Posted on January 05, 2016
Gold Spot Price Open: $1,078
Gold Spot Price Close: $1,080
Change in Gold Spot Price: +$2
Silver Spot Price Open: $13.96
Silver Spot Price Close: $14.05
Change in Silver Spot Price: +$0.09
After a bright start to the week, precious metals saw some follow-thru buying keep spot values trending slightly upward. When all was said and done, gold managed to gain just a few dollars while silver saw gains of nearly 10 cents. Platinum and palladium also posted some small gains on the day, with neither metal gaining more than a few dollars.
Gold and silver received a bit more support on Tuesday thanks to persisting worries regarding the Chinese economy and the stability, or lack thereof, of the Middle East. Calming down the global marketplace were moves made by the Chinese government to stabilize both stock markets as well as the yuan currency.
One of the moves made by China on Tuesday was to inject roughly 130 billion yuan into its bank system. The Chinese government also made moves within foreign exchange markets aimed at helping the yuan level out. In case you missed it, Monday saw China’s main equity index plunge at a rate not seen in some time, causing investors the world over to become concerned about the economic stability of the global powerhouse. US stock markets suffered in the wake of China’s poor performance Monday and did not do much in the way of making gains on Tuesday.
Something that has shocked investors from the US and elsewhere around the world is the fact that recently renewed tensions between Iran and Saudi Arabia have done little in the way of boosting crude oil prices. Typically, escalations, even of the verbal variety, between two nations from the Middle East forces the value of crude oil upward.
With that said, there is no denying that the global economy is experiencing a slowdown, and the reduced demand for crude oil as a result may account for today’s lackluster performance. The global supply glut, in addition to the economic slowdown, has been a major contributing factor to crude oil’s disappointing performance over the past few months. Something else that may come into play very soon is the fact that Iran may soon be able to ship their oil to Western markets. Existing sanctions are potentially going to be lifted in the near future, and this would mean that the current supply glut would only intensify in nature. This, of course, may be threatened by what has taken place over the course of the past week or so.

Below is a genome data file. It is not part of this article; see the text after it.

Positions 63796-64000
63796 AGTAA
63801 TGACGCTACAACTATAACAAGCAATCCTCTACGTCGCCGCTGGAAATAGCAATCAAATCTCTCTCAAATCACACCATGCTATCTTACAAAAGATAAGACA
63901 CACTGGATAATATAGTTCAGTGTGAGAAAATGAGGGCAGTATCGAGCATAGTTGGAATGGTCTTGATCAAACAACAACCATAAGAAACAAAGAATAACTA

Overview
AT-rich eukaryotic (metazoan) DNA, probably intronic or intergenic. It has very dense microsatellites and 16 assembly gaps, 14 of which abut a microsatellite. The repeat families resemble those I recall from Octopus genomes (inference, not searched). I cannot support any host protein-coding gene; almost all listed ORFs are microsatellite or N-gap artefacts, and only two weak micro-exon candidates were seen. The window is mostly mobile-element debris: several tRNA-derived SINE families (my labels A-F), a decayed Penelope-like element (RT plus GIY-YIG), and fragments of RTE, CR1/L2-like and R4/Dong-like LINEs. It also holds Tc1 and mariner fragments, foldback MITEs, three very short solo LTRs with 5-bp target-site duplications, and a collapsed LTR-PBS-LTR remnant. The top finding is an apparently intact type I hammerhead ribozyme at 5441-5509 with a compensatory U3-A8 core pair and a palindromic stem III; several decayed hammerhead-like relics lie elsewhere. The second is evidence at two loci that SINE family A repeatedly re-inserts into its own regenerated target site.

Being that crude oil’s price action often determines that of precious metals, any day that oil remains subdued it is going to be tough for gold and silver to make much of any gains.
Tuesday was, by most accounts, a quieter day across the global marketplace as stock markets in the US and elsewhere moved more sideways than in any other direction. Looking ahead to the last three days of the week, precious metals are likely to be sent through a bit of turbulence due to the overload of economic data that is due out. Most important of all the data points made public this week is the jobs report, which is expected to be made public on Thursday. Most people are anticipating that this data point will be upbeat in nature and help mark 2015 as one of the best years for employment in the last decade.
It will be interesting to see how the rest of the week pans out, that much is for certain.